To make the ghosts for the catch game, it’s actually very simple, but the fine motor skill development are high:

      1. Each student can have a small stack of recycled paper. Ask students to crumble up a ball of recycled paper. This is a great source for hand strengthening and gross grasp.
      2. Then, ask students to pull a facial tissue out of the box. This is an opportunity for eye-hand coordination and pinch strength as well as intrinsic muscle development of the arches of the hand.
      3. Show the students how to wrap the tissue around the recycled paper crumbled ball.
      4. Then, use a rubber band to secure the tissue around the crumbled paper. Allow part of the tissue to hang down like the trailing tail of a ghost. Providing the rubber band offers precision skills, pinch and grip strength as well as bilateral coordination skills.
      5. Finally, use a black marker to draw on a face.

      That’s it! Students can create 1 or more ghosts each. They can write their name on the ghost or they can create several for a ghost catch game.

      Other ideas include using tissue paper or coffee filters. If using a tissue paper cover to the ghost, you can create different colored ghosts. If using coffee filters, you can create smaller ghosts for more refined fine motor practice.

      How to play the ghost catch game:

      There are so many ways to play with these ghosts in a classroom Halloween party. You can make the game work for the space you have, and the specific elementary age. Some ideas include:

      • Break students into pairs. Each can play catch with a ghost by tossing the ghost back and forth. After each toss, the pair takes a step back and tosses the ghost again. If they drop the ghost, they are out. The pair that remains longest wins.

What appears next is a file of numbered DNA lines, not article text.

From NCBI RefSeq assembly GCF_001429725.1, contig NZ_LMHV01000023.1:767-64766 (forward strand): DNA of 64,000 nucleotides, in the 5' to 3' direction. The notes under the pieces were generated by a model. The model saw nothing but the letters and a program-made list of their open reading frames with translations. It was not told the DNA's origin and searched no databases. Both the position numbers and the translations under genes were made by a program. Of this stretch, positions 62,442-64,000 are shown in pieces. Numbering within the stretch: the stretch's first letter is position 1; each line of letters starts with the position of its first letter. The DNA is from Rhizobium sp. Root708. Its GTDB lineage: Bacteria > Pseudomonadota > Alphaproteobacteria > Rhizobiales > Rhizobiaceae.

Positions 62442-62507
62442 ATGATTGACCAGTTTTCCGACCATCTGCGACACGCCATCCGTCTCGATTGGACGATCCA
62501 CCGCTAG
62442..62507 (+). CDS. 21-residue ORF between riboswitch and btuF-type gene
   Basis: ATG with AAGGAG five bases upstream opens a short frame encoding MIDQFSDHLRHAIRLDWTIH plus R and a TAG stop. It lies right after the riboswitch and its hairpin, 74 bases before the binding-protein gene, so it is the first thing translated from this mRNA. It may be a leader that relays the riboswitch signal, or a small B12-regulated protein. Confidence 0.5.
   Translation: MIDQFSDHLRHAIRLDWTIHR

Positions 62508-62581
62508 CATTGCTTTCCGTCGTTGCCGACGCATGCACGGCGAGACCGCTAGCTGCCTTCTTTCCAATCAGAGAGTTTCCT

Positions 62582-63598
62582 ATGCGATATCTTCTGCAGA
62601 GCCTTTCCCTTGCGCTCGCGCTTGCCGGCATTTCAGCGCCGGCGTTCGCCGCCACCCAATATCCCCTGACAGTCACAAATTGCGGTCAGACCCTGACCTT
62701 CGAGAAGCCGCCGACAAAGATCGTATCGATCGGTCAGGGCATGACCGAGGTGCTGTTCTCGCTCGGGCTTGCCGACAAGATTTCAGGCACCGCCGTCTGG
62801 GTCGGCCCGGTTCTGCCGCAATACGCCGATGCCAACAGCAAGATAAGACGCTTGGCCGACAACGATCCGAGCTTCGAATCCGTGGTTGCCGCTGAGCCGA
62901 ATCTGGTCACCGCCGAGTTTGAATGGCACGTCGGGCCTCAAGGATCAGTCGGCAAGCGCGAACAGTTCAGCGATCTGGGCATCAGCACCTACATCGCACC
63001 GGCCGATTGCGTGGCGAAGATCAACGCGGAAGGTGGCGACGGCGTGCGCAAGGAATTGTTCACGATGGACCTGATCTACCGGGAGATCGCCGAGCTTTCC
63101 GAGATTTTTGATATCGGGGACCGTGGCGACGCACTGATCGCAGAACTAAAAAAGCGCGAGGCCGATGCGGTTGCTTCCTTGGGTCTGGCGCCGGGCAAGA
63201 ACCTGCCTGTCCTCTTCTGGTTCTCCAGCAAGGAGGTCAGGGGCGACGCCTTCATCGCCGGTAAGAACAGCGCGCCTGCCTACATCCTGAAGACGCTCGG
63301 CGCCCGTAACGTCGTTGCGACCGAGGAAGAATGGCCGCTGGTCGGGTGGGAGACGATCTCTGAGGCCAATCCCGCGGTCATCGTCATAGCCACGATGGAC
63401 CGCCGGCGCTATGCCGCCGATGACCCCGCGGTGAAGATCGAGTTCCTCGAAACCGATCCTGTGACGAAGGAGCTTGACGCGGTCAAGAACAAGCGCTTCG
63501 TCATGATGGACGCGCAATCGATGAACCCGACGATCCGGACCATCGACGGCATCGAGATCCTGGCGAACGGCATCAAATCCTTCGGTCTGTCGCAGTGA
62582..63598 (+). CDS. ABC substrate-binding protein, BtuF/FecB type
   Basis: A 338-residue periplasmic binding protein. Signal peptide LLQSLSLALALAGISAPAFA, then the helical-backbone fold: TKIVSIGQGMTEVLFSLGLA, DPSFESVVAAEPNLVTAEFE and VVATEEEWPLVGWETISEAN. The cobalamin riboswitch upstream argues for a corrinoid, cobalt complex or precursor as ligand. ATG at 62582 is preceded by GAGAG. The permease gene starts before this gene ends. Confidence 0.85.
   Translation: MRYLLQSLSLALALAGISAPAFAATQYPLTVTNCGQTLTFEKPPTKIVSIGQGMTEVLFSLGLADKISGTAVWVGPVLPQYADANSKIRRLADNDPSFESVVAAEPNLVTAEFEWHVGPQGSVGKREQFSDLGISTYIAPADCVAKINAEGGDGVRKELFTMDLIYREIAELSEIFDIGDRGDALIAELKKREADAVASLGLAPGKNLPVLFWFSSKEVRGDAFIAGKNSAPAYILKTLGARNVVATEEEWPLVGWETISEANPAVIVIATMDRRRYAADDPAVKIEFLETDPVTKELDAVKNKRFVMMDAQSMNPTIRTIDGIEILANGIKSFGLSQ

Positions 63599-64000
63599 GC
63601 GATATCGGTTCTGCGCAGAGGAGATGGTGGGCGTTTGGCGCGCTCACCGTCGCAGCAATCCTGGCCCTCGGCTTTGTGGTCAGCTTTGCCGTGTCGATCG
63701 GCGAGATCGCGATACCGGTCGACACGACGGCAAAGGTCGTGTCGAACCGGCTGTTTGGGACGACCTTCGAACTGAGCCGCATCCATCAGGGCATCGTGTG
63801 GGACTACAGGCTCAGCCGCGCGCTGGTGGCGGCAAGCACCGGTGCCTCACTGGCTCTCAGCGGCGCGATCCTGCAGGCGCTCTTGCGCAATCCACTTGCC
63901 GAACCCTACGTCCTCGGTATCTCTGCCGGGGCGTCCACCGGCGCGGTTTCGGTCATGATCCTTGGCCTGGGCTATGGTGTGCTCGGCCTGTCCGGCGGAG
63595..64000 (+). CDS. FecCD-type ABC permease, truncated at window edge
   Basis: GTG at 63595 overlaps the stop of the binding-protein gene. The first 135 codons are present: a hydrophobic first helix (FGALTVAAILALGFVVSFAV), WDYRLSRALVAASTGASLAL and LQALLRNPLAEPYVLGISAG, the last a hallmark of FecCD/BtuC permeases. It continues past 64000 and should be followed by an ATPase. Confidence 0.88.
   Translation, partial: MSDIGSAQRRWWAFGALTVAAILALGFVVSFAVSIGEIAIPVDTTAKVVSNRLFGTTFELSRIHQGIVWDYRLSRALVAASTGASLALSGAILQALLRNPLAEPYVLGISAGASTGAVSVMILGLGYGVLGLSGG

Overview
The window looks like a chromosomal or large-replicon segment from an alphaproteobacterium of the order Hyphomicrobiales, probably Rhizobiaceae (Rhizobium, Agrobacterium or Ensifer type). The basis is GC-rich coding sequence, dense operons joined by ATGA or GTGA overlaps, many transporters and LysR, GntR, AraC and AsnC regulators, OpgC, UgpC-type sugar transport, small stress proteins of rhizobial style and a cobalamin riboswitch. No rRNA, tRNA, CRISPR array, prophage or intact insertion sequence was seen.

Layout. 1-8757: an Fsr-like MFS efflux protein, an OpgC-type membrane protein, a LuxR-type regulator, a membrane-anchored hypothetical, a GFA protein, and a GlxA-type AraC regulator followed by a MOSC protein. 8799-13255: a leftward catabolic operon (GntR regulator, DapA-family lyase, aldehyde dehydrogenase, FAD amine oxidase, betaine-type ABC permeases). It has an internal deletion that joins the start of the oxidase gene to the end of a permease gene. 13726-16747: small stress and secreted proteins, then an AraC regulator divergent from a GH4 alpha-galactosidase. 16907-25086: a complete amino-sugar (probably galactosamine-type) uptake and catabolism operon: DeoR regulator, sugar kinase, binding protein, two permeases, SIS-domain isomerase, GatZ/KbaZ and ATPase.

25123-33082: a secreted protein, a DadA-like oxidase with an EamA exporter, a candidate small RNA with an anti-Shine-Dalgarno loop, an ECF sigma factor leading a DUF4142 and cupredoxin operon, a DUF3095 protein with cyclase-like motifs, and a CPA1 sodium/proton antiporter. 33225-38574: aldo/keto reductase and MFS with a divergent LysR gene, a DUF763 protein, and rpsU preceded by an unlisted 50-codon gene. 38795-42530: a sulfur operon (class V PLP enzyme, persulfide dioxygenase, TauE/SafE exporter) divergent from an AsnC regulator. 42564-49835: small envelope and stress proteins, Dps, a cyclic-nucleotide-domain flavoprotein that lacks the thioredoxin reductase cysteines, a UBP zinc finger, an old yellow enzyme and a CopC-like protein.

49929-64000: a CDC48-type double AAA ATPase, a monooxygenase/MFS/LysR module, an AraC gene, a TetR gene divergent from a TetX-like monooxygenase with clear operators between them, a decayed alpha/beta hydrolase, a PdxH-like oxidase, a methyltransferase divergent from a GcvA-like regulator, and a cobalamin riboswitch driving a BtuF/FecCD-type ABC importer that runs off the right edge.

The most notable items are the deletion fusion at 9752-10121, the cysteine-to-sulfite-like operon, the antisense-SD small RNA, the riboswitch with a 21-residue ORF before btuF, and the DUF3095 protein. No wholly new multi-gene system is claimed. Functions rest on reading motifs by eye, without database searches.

• Students can take turns tossing their ghosts into a target. The student with the most ghosts in the target wins.
      • Use the ghosts like a bean bag game toward a target.
      • Play ghost cornhole- Play the classic cornhole game but use the ghost crafts.
      • Use these ghost milk cartons to play a ghost catch game.
      Use the ghost bean bags in catching games or tossing games in a school Halloween party.
      Play catch games with the DIY ghost beanbags.

      Classroom Halloween party Games

      Use the above ghosts in different Halloween games. These tag games are easily incorporated into a Halloween theme.

      Halloween I Spy- Kids love this real toy I Spy game, and you can use all of those old party favors that end up sitting around. Gather some Halloween items:

      • Halloween mini erasers
      • Plastic spider rings
      • Pencil toppers
      • Bat cut outs
      • Halloween stickers
      • Halloween candy
      • Plastic vampire fangs
      • Wind up toys

      Place the toys on a tray or in a bag and work on visual scanning, visual memory, visual attention, and even stereognosis if you blindfold the students first.

      Halloween Worksheets that Build Skills-

      1. It’s great to have some back-up ideas if kids plow through the Halloween activities very quickly. Use this printable Halloween color and find worksheet. It builds visual perceptual skills and is great for coloring, too.

      2. These Halloween pumpkin puzzles are fun too. Just print them off, cut out the squares and pass them out. Kids can color, cut, and build them onto a party bag or treat bag.

      3. Use the pumpkin deep breathing coloring page to work on fine motor skills, coloring skills, and use as a self-regulation tool.

      Classroom Halloween party crafts

      Some of our favorite Halloween crafts support the development of fine motor skills, executive functioning skills, scissor skills, and encourage sensory experiences in a spookily fun way.

      These are great ideas for the elementary aged Halloween party.

      Make bean bag ghosts for a school Halloween party and party game in the classroom.
      These tissue ghosts are like bean bags for classroom games at a Halloween party.

      Noodle Spider Craft

      This spider craft is just one of the many spider activities we have here on the website.